It is, therefore, desirable to provide a system which overcomes the failings of the inventions cited above, and over the prior art by providing a tamper-evident measurement or set of measurements which taken together can give some relatively useful information about both overall vehicle use and some indication of type of use, in a simple, consumer-oriented, mass-market automotive setting.
It is an object of the present invention to obviate or mitigate at least one disadvantage of prior art and to provide a tamper-evident display to the vehicle's user of a reliable measurement of historical gross vehicle mileage (distance traveled), historical gross engine “on” time (time running), and optionally, an indication of type of use by reference to a calculated average lifetime vehicle speed under power (distance traveled divided by engine time running) to indicate roughly how the vehicle might have been used.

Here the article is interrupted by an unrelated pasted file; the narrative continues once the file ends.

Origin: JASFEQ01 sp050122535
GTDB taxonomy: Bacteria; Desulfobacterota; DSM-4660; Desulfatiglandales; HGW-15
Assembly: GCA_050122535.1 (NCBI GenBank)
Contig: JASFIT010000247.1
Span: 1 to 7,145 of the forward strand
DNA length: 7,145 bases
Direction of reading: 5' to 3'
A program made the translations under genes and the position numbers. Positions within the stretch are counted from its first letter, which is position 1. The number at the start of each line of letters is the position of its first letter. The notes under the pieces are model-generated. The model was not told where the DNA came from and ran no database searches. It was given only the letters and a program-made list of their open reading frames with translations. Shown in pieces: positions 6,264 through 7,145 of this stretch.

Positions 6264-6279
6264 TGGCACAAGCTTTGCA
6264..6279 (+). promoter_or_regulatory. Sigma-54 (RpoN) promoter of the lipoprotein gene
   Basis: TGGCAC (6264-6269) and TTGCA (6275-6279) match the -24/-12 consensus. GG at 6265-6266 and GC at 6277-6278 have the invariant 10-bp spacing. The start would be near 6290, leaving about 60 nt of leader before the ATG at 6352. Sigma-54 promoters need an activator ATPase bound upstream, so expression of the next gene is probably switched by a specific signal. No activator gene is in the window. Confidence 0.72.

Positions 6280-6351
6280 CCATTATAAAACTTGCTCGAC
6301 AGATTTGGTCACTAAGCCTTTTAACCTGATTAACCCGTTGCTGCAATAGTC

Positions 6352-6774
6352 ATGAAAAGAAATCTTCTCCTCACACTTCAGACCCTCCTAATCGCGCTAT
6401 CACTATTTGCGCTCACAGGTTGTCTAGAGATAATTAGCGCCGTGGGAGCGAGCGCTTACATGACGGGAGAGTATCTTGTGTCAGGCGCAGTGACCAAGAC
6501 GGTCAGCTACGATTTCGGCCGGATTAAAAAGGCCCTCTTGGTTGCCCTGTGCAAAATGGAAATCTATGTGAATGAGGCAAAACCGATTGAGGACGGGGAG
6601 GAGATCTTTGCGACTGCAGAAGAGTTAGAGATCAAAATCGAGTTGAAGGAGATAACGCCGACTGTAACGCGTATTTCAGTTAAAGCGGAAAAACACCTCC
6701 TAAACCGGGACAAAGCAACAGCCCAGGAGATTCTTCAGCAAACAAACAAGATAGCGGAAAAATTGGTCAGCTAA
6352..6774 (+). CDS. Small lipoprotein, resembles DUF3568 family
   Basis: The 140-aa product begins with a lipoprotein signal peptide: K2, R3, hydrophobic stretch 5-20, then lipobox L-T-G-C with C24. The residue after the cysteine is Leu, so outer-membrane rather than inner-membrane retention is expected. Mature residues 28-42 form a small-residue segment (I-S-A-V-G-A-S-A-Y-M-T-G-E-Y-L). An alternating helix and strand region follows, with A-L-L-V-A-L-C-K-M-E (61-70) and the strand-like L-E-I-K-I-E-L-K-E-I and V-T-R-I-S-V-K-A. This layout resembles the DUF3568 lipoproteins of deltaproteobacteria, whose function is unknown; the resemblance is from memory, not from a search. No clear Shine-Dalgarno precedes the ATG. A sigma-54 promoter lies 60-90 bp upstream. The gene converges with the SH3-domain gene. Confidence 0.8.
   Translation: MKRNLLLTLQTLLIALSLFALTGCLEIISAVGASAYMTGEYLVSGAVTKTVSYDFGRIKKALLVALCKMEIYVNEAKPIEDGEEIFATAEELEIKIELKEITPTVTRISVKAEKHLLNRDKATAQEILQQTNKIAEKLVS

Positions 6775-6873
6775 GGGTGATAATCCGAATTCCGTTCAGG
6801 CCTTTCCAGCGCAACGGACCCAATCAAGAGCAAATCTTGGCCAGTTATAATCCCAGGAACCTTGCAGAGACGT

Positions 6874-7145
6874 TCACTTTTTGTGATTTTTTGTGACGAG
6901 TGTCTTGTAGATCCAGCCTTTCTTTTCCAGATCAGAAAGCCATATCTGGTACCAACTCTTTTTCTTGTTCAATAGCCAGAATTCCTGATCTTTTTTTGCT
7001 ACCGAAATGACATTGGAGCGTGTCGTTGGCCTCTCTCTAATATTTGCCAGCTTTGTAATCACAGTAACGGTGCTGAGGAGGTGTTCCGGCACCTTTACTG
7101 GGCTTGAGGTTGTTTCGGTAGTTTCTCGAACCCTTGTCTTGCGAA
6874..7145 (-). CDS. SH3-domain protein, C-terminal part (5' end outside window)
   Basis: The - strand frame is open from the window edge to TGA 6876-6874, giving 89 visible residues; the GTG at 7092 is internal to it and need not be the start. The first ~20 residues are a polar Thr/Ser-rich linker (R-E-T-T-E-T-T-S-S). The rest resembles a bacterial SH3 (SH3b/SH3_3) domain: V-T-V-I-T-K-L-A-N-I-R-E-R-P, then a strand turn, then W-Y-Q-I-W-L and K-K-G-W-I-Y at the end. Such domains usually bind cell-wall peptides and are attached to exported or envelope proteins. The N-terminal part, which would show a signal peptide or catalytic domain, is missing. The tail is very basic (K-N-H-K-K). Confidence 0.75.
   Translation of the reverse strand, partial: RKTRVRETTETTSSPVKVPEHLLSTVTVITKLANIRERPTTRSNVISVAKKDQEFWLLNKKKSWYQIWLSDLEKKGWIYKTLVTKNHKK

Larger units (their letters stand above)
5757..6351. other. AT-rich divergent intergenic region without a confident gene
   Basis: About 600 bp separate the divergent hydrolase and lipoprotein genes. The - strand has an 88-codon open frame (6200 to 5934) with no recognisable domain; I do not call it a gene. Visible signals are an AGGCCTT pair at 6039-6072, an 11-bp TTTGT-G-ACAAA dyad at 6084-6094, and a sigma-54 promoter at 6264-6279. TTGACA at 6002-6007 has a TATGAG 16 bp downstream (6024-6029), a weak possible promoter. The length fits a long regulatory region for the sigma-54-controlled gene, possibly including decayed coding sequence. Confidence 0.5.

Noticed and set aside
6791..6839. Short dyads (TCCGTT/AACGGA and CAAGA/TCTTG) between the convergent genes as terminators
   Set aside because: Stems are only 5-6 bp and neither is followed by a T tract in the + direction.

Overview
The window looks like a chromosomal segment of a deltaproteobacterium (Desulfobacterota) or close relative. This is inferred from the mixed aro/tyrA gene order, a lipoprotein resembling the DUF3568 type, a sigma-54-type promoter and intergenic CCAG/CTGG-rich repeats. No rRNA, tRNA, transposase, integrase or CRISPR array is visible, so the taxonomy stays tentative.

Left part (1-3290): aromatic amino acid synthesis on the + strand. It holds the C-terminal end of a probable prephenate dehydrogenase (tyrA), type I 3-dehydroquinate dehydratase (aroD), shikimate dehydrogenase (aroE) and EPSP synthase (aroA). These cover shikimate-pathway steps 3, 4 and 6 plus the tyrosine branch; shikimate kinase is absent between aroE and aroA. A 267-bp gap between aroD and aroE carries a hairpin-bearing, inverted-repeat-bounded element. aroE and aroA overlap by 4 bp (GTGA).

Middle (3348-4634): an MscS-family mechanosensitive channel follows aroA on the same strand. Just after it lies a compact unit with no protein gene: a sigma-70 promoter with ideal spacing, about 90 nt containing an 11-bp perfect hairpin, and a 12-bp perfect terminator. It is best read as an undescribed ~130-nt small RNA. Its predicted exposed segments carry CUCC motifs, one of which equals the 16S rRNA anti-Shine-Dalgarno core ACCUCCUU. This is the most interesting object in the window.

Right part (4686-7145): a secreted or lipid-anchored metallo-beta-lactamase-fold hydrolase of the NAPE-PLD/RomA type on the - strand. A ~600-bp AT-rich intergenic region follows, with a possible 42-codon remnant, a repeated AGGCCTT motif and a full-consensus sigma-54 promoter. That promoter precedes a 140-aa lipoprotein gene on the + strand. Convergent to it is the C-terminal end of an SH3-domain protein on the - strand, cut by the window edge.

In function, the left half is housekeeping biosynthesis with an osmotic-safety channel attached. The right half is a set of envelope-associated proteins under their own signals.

Two identical vehicles, both with 50,000 kms on their odometers. Without the operating hour meter, both of these vehicles would conventionally be of the same re-sale value. However, one of these vehicles has 1,000 operating hours with 50,000 kms traveled which amounts to 50 km per operating hour. The other vehicle also has 50,000 kms but only 600 operating hours with an average of 83.3 kms per operating hour. The present invention would simply disclose a vehicle's history more accurately, thus indicating the car with the 600 operating hours would command a higher re-sale price.
Two identical cars, both 3 years old, the first showing 50,000 kms on its odometer, the second showing 40,000 kms on its odometer.
At a glance, the second car would be worth more, but if you had a combination odometer and operating hour meter according to the present invention, this would disclose more information, for example: